Long a fan of the Neo Noir genre, I was keen to see what all the hype was about with new film Gone Girl– a film which promised shock, mystery and drama. Directed by David Fincher (Fight Club, The Curious Case of Benjamin Button, The Social Network) and boasting an all star cast, I had high expectations of this flick, which unfortunately failed to deliver.
The basic premise of the film is happy marriage turns murder investigation- at the centre of which is a missing wife (Amy) and a husband (Nick) who is quickly accused of her disappearance. Playing the role of Amy is the sinister eyed and beautiful Rosamund Pike, whose great acting distracts us from an otherwise half- cocked narrative; Nick’s part is played Ben Affleck, who fitting to the role of docile husband, is his usual wooden-limbed and stone-faced self.
The early scenes in the film move quickly- in little over half an hour we are guided through Nick and Amy‘s first encounter, subsequent marriage and later anniversaries. Nick we learn is a New York magazine Movie Writer; Amy, a former writer of quizzes for women’s magazines and one-time childhood celebrity, as the main character in the children’s book series, Amazing Amy.
On the eve of their fifth anniversary, Nick returns home to find his wife has disappeared with little more than a broken glass table and a few traces of blood to go on. Instantly we assume Nick to be responsible- his lackadaisical and uncooperative manner suggest little in the way of fear, love or worry at the disappearance of his wife, while his increasing displays of aggression at the questioning of police make it seem increasingly likely that an altercation may have indeed occurred between husband and wife.
On the surface, Gone Girl pays homage to likes of ‘Frantic’ and ‘Vertigo’ through its offering of a missing wife and accompanying murder investigation. Contrary to its predecessors however, it lets itself down on number of counts.From an intrigue perspective, Amy’s disappearance resolves itself too quickly- just as the film starts to gather impetus through a treasure hunt style investigation, we are told of her whereabouts and the motive behind her disappearance. This comes at roughly the hour mark and leaves little in the way of later red herrings to engage the detective mind. The film is then told in reverse chronology as we learn of the incidents leading up to and triggering her vanishing. These include financial troubles and domestic violence- the latter of which Nick is implicated in from Amy’s retelling of the events. Perhaps the only other twist to come is through Amy’s re-acquaintance with ex-private school boyfriend and stalker, Desi, for it’s at this point that the film takes a grossly absurdist turn which I don’t think any of us see coming, nor want to arrive. In terms of cinematography, the film lacks the sufficient camerawork, lighting and score necessary to carry its story. Try as it will to emulate a Hitchcockesque classic it just doesn’t carry the same suspense nor artistic direction.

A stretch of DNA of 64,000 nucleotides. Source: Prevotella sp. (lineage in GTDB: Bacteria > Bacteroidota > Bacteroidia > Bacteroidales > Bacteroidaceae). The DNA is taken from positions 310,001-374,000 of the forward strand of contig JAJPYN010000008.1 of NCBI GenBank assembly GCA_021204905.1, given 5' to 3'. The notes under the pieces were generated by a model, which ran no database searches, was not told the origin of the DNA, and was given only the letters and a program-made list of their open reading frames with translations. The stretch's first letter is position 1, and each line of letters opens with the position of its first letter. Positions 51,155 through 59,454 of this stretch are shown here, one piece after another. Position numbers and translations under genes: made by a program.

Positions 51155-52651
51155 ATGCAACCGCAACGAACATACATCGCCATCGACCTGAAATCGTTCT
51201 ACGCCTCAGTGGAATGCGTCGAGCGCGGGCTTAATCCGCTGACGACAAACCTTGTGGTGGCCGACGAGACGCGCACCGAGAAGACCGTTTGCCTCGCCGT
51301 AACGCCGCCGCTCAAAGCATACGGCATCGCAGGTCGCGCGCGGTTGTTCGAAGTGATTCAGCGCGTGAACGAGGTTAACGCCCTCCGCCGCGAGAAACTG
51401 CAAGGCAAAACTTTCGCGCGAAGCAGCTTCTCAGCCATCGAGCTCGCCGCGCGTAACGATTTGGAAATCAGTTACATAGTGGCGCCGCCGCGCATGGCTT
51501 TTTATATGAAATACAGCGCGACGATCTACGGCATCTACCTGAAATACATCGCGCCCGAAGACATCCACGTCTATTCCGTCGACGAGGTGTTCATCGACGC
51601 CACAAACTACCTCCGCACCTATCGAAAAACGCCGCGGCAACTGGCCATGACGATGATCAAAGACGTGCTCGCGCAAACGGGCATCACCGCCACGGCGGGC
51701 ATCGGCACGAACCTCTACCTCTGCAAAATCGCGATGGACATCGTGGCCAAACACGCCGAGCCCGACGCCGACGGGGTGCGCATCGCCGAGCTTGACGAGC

Whether or not the film lives up to the book is open to interpretation (I for one have not read it) but if you ask me, Fincher would have done better to work the route of the murder investigation into the books of Amy’s childhood- playing out her disappearance as a revenge plot against her parents in which pictures and words of Amy Amazing become offer cryptic clues into the real Amy’s whereabouts.